“There is a complaint about long extra inning games in the minors and I think it will come to a head,” he said. “Two teams involved in that game, of course, and they (Columbus) used eight and we used five before we got Iribarren in the game. That tells you that there were a couple of guys who shouldn’t have been in the game, some guys who could have used a day off and had to pitch.

“I don’t know what the perfect answer is, but it doesn’t benefit any organization if their minor league teams are playing 17 and 18 innings,” Price added. “We needed a pitcher and we got Wojo here. While that serves us for now, it cripples the Louisville team.”

Price likes what he has heard about Wojo in that, “He was given the opportunity and he seized the opportunity. He left such a good impression that he was our best option. We had a roster player scheduled to pitch today in Louisville in Jackson Stephens, but the feeling was that Wojo is more ready to help the club.”

Since Wojo is not on the 40-man roster, the Reds moved minor league pitcher Nefi Ogando to the 60-day disabled list to make room on the 40-man. To get Wojo on the 25-man the Reds placed No. 3 catcher Stuart Turner on the 25-day disabled list with a strained hamstring (nod, nod, wink, wink.) The Reds have to keep Turner on the roster somehow because as a Rule V player if they try to send him to the minors they have to offer him back to the Minnesota Twins for $50,000.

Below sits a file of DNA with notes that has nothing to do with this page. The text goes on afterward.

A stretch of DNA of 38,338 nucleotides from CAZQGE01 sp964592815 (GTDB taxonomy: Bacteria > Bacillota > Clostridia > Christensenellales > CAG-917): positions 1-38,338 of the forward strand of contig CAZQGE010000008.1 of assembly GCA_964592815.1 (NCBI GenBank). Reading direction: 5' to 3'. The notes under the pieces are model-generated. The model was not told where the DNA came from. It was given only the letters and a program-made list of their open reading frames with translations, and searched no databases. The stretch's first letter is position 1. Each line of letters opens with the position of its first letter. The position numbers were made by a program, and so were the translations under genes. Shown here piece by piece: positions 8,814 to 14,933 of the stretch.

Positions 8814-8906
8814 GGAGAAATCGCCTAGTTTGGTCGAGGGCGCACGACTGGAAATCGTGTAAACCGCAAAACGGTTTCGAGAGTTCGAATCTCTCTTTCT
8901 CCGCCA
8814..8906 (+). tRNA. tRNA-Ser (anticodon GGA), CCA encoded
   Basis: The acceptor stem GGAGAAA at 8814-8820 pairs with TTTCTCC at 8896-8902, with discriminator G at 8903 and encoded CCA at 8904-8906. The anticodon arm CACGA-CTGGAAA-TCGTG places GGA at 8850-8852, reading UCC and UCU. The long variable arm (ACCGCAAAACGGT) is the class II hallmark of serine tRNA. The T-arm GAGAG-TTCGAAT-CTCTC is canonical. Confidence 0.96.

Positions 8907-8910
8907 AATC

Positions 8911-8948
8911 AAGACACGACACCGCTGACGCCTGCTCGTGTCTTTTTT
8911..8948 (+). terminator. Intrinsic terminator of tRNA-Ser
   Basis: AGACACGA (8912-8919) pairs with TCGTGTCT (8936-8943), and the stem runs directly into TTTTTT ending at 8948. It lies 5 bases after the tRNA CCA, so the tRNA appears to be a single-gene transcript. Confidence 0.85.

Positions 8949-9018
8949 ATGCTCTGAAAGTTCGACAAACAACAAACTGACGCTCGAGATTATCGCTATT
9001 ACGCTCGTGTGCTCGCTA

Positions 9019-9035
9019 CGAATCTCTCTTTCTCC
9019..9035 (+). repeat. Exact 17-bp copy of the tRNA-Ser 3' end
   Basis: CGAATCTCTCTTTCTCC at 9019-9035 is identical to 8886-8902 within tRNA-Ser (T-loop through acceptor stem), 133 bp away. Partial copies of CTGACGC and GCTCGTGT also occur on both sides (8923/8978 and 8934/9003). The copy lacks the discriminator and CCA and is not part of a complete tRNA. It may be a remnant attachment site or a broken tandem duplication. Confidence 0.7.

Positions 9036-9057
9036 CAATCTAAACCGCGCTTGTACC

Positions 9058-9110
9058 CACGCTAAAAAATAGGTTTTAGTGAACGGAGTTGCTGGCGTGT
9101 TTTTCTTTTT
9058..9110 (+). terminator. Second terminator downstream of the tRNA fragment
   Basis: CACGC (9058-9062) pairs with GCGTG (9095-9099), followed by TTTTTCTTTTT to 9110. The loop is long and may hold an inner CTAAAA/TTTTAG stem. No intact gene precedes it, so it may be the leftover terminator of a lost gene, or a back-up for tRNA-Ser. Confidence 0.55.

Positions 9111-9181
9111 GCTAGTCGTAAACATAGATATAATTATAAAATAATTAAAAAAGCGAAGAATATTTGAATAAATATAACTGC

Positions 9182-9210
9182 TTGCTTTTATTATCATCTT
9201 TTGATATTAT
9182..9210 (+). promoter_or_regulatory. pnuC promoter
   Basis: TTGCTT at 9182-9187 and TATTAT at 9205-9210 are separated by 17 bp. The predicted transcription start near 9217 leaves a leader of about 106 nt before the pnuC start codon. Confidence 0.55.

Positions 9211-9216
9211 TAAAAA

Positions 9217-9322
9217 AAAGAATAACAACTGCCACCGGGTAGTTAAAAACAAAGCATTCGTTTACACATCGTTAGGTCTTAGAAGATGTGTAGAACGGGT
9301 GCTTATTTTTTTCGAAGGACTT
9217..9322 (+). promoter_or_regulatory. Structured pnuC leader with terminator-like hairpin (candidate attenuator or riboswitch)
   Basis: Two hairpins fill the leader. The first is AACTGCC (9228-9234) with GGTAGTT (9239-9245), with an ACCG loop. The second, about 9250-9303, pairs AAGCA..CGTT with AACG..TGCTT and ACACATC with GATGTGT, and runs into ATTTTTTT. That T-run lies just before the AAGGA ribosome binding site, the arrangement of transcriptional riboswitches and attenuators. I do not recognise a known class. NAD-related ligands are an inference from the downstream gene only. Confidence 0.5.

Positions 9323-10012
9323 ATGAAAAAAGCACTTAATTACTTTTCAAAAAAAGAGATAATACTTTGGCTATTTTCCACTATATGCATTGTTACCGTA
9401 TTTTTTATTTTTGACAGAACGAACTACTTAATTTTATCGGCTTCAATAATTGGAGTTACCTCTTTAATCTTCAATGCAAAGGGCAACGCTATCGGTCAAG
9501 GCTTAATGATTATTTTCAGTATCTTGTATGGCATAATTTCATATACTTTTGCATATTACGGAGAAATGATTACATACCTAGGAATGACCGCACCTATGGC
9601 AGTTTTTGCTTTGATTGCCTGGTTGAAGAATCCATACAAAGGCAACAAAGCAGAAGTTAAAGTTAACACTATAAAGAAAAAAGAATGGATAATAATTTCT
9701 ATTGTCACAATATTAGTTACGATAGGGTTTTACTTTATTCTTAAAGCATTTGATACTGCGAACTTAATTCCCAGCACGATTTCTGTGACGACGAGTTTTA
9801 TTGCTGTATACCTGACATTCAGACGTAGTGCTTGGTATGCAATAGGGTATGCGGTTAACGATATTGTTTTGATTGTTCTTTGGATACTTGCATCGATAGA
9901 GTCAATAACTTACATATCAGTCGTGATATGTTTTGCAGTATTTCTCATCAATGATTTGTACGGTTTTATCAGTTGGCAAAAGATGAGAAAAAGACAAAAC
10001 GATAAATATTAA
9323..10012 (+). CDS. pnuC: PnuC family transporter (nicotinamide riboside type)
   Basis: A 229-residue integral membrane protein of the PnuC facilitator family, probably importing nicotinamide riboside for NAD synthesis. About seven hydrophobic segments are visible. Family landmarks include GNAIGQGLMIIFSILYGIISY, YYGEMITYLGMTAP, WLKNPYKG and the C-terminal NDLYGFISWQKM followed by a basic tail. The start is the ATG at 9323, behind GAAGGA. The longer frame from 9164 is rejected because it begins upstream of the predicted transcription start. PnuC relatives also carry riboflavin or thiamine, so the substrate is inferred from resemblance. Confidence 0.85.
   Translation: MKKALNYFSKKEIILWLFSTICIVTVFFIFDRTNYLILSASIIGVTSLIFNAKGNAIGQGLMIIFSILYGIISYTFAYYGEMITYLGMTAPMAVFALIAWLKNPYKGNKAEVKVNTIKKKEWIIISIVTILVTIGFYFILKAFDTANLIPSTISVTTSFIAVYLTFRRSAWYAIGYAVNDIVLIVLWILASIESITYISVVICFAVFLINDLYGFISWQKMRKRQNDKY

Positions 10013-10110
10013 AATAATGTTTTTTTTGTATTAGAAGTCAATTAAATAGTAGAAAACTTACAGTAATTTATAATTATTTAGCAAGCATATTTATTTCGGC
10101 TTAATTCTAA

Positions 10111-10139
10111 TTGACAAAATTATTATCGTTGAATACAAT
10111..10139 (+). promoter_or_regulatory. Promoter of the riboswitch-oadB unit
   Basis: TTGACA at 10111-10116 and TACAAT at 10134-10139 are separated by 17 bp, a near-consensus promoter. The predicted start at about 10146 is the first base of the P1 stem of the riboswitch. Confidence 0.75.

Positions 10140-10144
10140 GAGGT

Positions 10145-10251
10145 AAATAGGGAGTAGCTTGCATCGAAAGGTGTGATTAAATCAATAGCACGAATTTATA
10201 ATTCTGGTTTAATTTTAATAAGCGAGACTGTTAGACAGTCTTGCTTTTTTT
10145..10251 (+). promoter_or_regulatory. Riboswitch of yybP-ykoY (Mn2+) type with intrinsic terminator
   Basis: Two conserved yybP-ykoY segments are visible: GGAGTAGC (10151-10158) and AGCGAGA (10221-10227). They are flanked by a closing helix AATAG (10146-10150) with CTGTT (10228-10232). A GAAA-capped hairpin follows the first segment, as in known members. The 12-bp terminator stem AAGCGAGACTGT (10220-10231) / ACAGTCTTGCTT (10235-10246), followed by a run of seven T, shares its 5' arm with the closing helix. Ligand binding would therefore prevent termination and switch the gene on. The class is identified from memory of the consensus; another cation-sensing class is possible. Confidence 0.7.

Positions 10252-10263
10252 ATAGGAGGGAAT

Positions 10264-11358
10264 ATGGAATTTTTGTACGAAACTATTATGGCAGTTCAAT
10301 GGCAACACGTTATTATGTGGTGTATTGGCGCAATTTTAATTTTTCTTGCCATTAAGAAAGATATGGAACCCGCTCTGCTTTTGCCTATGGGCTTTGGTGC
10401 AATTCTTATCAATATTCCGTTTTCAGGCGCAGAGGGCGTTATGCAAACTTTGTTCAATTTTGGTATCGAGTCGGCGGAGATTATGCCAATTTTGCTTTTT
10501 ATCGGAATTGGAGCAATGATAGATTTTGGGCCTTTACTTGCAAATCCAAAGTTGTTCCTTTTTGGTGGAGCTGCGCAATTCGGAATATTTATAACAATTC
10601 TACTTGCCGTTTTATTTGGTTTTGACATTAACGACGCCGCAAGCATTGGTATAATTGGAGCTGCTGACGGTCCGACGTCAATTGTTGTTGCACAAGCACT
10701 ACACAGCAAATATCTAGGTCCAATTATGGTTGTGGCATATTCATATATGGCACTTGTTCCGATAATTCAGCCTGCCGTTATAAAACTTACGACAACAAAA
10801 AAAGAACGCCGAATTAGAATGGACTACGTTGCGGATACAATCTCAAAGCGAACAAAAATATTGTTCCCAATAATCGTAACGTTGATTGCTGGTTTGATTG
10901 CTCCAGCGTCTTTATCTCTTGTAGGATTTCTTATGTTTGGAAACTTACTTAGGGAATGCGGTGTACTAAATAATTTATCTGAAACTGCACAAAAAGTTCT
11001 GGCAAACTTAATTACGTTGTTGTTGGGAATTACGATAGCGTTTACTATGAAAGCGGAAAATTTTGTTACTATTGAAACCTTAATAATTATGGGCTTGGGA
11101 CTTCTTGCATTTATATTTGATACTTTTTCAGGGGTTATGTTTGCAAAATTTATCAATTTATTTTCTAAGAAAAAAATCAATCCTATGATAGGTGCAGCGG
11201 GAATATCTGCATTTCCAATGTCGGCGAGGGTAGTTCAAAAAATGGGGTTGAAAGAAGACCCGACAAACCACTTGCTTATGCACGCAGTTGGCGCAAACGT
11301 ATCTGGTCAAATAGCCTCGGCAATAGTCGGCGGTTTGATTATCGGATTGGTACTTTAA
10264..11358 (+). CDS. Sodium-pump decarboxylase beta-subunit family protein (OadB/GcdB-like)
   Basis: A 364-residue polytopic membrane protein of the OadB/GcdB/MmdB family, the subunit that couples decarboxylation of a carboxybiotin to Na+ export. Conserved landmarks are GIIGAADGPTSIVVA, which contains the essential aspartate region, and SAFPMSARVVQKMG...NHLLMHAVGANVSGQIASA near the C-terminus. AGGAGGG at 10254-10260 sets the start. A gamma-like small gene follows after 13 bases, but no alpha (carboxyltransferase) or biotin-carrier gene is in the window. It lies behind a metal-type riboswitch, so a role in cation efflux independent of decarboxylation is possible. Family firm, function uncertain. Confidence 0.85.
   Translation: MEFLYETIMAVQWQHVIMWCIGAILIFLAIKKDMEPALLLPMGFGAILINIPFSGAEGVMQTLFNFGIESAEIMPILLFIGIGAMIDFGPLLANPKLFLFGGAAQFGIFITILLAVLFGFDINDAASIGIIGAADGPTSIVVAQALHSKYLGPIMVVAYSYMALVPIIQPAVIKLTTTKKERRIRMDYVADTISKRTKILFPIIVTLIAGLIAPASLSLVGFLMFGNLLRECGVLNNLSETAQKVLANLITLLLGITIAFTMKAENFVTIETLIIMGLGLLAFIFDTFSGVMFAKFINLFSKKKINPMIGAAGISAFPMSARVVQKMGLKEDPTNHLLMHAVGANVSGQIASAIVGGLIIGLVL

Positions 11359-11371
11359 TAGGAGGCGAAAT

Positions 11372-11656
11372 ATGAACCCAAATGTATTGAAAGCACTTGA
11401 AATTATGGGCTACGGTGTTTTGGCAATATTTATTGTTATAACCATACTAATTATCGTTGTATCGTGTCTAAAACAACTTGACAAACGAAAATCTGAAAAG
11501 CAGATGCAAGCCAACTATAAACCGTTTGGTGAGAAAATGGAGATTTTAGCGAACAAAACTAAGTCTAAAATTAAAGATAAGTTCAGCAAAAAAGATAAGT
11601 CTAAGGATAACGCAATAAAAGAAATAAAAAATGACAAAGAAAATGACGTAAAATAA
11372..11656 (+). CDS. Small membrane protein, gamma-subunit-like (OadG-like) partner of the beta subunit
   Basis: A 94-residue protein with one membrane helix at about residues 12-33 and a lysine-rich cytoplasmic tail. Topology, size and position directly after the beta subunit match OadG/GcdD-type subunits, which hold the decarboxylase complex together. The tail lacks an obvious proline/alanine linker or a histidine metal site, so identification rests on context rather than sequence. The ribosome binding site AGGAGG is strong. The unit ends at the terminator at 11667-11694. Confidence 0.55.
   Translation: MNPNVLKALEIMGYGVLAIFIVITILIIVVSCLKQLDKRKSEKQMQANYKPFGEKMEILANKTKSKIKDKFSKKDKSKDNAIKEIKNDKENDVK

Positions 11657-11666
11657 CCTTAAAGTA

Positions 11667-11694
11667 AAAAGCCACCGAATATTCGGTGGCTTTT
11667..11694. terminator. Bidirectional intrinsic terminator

“My understanding from the game reports is that Wojo competes in the strike zone,” said Price. “We got really good reviews about how he goes about his business, how he attacks hitters. That’s what we need. During his time at Louisville, that’s what he has done. Throw strikes. I know pitching isn’t that simple, but it certainly starts there, being able to throw the ball over the plate.”

HOMER BAILEY TOOK ANOTHER forward step Friday when he threw two 15-pitch simulated innings in Arizona and Price said it went very well. His next step is to pitch in a camp game May 24 in Arizona.

“The report I’m getting is that he is recovering well and it is likely he’ll pitch on the 24th in an Arizona game.”
MINOR LEAGUE PITCHER NEFI OGANDO was spotted in the Reds clubhouse before Saturday’s game, complete with a name plate over a locker, so writers assumed he, too, was called up from Louisville.

“Ogando came out of a game a couple of nights ago with some stiffness in his shoulder and he is here to be examined and he’ll be shut down from throwing for several days,” said Price. “He’ll get some treatment here and then probably go to Arizona to do his rehab.”

DISABLED RELIEF PITCHER Tony Cingrani threw in the bullpen before Saturday’s game as Price looked on.

“He threw 20 pitches with zero issues with his oblique,” said Price. “The day after gives us a better idea how he responds. So tomorrow will be a day we hope he feels real good and there are no repercussions. Then we can set a rehab schedule for him, extend him a little more in the bullpen sessions.”


“One day off doesn’t necessarily reset a relief pitcher’s arm. Just because you have one day off doesn’t mean a guy is fresh. Keeping an eye on that is really important.” — Reds manager Bryan Price.